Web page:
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Research article2004Peer reviewed

Automatic milking and grazing - Effects of distance to pasture and level of supplements on milk yield and cow behavior

Sporndly E, Wredle E


In an automatic milking system, 45 cows were divided into groups that grazed on a mixed grass sward (Poa Pratensis and Festuca Pratensis) at different distances from the barn: near pasture (NP) at 50 m between the barn and the pasture and distant pasture (DP) at 260 m between the barn and the pasture. For both of these treatments, 3 kg of dry matter (DM) from supplementary grass silage were offered in the barn. The third treatment group grazed together under the DP treatment but was offered an ad libitum supply of grass silage in the barn (DP + S). Cows were also fed concentrates in relation to requirements (average 7 kg/d per cow). During the period from June 5 to July 13 ( Period 1), cows in the NP group had a higher milk yield (29.1 kg) than did cows in the DP group (26.4 kg) and had a higher milking frequency compared with the other groups, 2.5 vs. 2.3 and 2.3 milkings/d, respectively. During August, cows in group DP + S had a lower milking frequency (2.1 milkings/d) compared with the two groups on lower supplementation (2.5 milkings/d). In Period 1, all groups spent approximately 20% of their time grazing, but after mid July groups DP and DP + S decreased the time they spent grazing to around 10%; cows in group NP continued to graze as before. Thus, longer distances to pasture may lead to decreases in milk yield, milking frequency, and grazing time of cows in an automatic milking system. The higher level of silage supplementation ( group DP + S) did not result in a significantly higher milk yield compared with herd-mates ( DP) also grazing the more distant pasture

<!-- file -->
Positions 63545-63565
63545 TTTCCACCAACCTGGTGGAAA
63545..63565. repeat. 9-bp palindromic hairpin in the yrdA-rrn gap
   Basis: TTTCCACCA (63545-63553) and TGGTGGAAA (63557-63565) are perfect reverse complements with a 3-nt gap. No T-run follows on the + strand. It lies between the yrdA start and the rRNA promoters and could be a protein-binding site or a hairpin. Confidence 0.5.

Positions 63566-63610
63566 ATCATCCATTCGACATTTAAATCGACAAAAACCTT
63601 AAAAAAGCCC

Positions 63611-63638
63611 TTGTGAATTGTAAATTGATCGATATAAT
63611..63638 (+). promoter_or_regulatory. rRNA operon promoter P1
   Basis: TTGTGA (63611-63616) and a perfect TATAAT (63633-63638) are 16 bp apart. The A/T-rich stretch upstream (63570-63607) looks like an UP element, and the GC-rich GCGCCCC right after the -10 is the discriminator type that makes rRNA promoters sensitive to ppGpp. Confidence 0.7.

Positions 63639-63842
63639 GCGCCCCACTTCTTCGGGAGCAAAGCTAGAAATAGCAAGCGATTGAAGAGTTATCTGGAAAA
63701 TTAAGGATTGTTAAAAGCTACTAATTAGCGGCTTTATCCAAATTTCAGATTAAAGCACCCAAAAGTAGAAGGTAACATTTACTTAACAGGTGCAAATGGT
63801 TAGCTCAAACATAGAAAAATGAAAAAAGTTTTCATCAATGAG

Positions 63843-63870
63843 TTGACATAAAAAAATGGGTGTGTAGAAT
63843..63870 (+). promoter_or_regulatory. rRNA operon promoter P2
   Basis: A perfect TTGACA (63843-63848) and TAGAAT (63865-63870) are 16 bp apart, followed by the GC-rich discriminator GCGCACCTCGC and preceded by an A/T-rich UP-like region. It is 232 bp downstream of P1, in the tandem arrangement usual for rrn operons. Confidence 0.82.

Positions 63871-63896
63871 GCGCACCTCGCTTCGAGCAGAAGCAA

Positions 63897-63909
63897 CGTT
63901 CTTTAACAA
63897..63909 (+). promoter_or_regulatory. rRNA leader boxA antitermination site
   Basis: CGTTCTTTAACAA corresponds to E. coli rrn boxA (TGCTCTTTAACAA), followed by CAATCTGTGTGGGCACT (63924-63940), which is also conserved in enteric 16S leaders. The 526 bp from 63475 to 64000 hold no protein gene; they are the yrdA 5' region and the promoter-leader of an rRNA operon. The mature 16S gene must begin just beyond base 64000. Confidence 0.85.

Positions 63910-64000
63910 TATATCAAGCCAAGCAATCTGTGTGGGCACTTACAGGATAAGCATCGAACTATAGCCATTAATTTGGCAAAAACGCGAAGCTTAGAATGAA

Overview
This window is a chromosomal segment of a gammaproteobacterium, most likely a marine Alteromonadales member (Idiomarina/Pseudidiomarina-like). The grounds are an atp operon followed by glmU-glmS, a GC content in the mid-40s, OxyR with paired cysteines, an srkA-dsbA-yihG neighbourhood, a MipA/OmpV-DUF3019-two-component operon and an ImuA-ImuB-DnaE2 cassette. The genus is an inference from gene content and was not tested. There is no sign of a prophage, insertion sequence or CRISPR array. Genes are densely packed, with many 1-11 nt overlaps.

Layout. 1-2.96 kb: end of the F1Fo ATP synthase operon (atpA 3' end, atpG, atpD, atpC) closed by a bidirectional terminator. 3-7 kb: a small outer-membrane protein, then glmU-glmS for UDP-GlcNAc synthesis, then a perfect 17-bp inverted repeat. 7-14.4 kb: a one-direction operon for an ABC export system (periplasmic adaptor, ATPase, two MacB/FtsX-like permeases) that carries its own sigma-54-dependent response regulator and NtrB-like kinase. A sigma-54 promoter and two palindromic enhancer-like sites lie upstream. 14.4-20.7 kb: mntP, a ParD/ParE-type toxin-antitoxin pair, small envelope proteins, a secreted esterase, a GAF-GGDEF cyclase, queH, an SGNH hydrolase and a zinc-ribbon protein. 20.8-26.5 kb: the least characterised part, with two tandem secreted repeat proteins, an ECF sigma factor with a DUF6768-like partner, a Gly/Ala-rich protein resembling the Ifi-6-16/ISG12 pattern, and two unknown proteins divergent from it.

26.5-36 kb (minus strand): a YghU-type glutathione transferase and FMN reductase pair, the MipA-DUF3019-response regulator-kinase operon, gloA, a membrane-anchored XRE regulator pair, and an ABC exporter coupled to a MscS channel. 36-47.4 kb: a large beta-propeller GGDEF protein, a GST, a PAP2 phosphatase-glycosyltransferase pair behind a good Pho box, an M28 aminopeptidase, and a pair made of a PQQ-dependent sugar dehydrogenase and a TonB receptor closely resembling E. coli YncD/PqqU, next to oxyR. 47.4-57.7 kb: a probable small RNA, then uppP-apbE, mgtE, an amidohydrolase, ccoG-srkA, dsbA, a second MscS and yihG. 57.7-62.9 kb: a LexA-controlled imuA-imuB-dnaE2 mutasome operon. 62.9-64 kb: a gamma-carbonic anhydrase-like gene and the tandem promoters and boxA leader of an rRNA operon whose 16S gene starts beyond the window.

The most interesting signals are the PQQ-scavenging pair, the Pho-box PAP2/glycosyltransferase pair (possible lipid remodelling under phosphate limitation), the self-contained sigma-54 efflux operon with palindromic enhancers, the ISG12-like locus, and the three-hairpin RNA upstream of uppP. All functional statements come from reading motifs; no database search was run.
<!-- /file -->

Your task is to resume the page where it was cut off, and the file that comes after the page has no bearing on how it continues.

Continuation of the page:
automatic milking; grazing; behavior; milk production

Published in

Journal of Dairy Science
2004, Volume: 87, number: 6, pages: 1702-1712